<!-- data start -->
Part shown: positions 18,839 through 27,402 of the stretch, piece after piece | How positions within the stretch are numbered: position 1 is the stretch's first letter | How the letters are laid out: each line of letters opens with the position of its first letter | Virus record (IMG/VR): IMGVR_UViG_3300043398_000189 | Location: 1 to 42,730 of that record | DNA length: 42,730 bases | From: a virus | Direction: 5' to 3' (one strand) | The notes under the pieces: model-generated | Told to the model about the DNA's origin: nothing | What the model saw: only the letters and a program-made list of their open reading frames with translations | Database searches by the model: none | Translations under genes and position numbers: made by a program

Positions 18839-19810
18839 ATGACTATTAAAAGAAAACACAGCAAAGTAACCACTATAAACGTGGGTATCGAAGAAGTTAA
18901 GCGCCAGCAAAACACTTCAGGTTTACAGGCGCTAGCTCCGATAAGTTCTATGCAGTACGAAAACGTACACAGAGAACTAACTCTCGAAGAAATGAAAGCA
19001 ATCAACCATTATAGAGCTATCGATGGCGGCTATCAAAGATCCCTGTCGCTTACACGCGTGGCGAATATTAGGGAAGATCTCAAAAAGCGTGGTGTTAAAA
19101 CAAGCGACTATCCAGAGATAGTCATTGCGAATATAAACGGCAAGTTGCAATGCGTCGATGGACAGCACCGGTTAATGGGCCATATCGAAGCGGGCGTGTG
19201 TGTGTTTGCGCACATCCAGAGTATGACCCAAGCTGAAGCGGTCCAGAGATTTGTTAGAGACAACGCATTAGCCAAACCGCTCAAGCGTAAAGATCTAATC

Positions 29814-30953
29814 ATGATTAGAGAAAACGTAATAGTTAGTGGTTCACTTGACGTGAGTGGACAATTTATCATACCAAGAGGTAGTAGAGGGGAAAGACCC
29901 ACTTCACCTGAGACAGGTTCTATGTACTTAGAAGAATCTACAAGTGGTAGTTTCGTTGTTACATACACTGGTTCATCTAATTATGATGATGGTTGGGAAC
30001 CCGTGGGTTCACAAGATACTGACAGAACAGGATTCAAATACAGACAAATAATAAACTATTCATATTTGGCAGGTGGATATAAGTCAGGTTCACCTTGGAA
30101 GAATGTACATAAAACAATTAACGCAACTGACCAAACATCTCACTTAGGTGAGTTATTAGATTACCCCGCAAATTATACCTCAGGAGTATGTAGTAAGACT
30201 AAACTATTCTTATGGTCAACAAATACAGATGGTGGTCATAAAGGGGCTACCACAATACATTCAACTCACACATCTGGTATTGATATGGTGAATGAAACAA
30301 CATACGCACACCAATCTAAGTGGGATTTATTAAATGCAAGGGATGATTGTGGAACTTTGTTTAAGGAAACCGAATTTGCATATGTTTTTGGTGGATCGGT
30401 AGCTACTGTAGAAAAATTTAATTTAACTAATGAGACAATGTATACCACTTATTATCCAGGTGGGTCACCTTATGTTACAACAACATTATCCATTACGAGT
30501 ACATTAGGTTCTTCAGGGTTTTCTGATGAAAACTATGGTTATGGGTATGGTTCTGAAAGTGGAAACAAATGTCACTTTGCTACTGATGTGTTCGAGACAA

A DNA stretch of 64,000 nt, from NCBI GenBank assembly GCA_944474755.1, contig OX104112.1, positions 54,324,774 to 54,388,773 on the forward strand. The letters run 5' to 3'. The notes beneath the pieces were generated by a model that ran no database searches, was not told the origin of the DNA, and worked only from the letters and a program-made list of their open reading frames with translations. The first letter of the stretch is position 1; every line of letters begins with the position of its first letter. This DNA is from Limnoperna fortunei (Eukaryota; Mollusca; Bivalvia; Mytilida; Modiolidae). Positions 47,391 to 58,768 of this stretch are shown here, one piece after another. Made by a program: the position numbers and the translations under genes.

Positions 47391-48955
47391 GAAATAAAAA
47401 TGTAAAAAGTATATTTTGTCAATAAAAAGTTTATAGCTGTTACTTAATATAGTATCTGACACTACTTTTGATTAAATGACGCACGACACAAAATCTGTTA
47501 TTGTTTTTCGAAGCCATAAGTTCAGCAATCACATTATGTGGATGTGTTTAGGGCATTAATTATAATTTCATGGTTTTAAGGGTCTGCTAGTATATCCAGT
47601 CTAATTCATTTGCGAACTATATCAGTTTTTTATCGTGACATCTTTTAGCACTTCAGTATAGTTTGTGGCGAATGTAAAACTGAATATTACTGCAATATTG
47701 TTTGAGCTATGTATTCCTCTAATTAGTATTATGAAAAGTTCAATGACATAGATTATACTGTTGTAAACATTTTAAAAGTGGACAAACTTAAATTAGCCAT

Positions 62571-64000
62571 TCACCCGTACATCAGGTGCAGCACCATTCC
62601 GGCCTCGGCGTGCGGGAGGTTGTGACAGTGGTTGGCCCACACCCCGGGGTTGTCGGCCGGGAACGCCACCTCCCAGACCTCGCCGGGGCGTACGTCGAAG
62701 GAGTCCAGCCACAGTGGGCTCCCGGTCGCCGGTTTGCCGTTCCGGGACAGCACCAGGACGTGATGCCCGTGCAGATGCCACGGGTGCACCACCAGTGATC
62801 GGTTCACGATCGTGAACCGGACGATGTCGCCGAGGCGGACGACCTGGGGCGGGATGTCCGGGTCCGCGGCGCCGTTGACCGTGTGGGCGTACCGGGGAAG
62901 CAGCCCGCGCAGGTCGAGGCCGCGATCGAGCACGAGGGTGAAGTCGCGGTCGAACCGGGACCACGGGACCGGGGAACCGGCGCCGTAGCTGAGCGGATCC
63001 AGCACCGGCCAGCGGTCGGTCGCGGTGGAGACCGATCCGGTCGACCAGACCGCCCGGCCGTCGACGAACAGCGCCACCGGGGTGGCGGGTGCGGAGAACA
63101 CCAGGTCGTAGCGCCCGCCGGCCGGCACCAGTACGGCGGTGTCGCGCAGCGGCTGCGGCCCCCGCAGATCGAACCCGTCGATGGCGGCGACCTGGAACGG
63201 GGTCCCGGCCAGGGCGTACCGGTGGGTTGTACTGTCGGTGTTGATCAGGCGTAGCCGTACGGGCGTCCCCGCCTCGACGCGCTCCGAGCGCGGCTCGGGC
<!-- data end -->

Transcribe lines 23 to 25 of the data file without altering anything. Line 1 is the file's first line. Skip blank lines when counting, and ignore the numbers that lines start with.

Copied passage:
47701 TTTGAGCTATGTATTCCTCTAATTAGTATTATGAAAAGTTCAATGACATAGATTATACTGTTGTAAACATTTTAAAAGTGGACAAACTTAAATTAGCCAT

Positions 62571-64000
62571 TCACCCGTACATCAGGTGCAGCACCATTCC